How to Recover from PTSD

June 27 is PTSD Awareness Day. Post Traumatic Stress Disorder, or PTSD as it is commonly known, is a complex mental condition that is usually triggered by a horrifying incident. You can get PTSD from experiencing or even witnessing the event. As a result, it is essential to get effective treatment to alleviate the condition’s symptoms.

PTSD disguises reality and masks it in your perception, making the difference between real and imagined indistinguishable. At the same time, PTSD makes you constantly afraid for your safety. As a result, most people with PTSD from a traumatic event may experience difficulty adjusting and often have symptoms like flashbacks, insomnia, low self-esteem, and negative emotions.

In the US alone, approximately 3.5% of the population or about 8 million people suffer from one mental health condition every year. In addition, research shows that people exposed to mass violence have a 67% likelihood of suffering from PTSD, a higher number than victims of natural disasters and other traumatic events.

It is for this reason that June 27 every year marks PTSD Awareness Day. In addition, the senate has also recently declared the whole month of June the National PTSD Awareness Month.

Although millions of Americans suffer from the condition, PTSD is considered treatable through time, self-care, medication, and therapy. Below, we look at ways to help anyone recover from PTSD and enjoy a better quality of life.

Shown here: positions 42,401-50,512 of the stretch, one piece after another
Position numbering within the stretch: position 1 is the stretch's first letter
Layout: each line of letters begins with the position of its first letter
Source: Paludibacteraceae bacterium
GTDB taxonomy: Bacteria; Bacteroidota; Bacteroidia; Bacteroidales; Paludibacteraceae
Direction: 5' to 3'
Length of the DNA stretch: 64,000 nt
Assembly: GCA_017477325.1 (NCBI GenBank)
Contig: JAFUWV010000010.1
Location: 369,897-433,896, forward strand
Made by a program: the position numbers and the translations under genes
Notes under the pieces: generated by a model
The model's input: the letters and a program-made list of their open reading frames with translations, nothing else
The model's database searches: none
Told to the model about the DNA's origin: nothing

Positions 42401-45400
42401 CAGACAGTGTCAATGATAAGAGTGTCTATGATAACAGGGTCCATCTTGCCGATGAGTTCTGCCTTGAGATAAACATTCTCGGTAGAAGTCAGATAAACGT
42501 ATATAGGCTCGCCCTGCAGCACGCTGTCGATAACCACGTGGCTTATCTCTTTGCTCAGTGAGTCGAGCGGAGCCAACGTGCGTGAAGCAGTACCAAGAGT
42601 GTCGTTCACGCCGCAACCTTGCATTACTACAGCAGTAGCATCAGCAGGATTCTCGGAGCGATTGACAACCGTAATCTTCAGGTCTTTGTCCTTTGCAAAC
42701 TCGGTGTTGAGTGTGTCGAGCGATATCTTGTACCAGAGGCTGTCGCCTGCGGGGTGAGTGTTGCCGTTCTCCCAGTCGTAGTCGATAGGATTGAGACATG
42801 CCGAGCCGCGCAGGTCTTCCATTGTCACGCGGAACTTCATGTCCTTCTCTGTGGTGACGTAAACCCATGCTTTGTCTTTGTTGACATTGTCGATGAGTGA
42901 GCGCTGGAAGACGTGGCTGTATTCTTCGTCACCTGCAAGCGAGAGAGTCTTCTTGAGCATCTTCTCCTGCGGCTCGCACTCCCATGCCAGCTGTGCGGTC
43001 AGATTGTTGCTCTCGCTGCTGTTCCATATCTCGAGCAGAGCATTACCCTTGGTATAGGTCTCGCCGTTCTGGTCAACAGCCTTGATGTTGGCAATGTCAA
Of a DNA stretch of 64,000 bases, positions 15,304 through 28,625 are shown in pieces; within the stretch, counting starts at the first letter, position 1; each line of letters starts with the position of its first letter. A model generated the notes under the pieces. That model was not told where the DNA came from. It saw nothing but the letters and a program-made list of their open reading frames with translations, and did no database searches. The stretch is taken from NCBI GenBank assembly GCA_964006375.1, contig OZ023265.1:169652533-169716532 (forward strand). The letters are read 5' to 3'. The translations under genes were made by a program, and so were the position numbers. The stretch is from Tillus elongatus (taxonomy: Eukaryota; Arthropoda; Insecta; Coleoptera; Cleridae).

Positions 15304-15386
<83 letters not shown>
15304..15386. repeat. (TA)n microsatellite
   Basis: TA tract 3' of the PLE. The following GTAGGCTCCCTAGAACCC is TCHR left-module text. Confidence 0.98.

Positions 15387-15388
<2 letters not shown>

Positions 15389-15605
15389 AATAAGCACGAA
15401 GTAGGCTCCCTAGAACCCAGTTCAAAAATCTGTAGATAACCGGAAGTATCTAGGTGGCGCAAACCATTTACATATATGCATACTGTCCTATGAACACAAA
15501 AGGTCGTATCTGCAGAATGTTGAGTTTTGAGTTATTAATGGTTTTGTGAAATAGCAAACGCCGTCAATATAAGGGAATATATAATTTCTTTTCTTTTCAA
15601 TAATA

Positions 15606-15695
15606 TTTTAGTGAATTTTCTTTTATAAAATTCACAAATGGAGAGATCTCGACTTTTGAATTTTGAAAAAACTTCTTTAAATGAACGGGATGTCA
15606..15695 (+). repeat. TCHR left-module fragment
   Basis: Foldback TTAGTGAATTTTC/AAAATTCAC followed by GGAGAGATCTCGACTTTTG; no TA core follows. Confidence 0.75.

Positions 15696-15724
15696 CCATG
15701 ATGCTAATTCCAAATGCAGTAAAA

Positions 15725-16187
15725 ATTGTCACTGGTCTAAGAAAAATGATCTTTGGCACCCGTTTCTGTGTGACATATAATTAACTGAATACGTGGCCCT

Counter your sense of helplessness

PTSD patients often feel vulnerable and a sense of helplessness over their situations. However, it is essential to remember that the feeling is just a product of the condition, and we can always take charge of our situations.

One of the best ways to achieve this is by helping others through volunteer work or family. The key here is to see yourself making a difference in someone else’s situation and reclaiming your sense of power in the process.


One of the best ways to fight PTSD is by moving. Exercise is not only good for your overall health, but it also releases endorphins that make you feel better.

See a professional

While self-care is an essential part of the recovery process, it is vital to get professional help. If you are afraid to reach out for treatment, remind yourself that the condition is not a sign of weakness and treatable.

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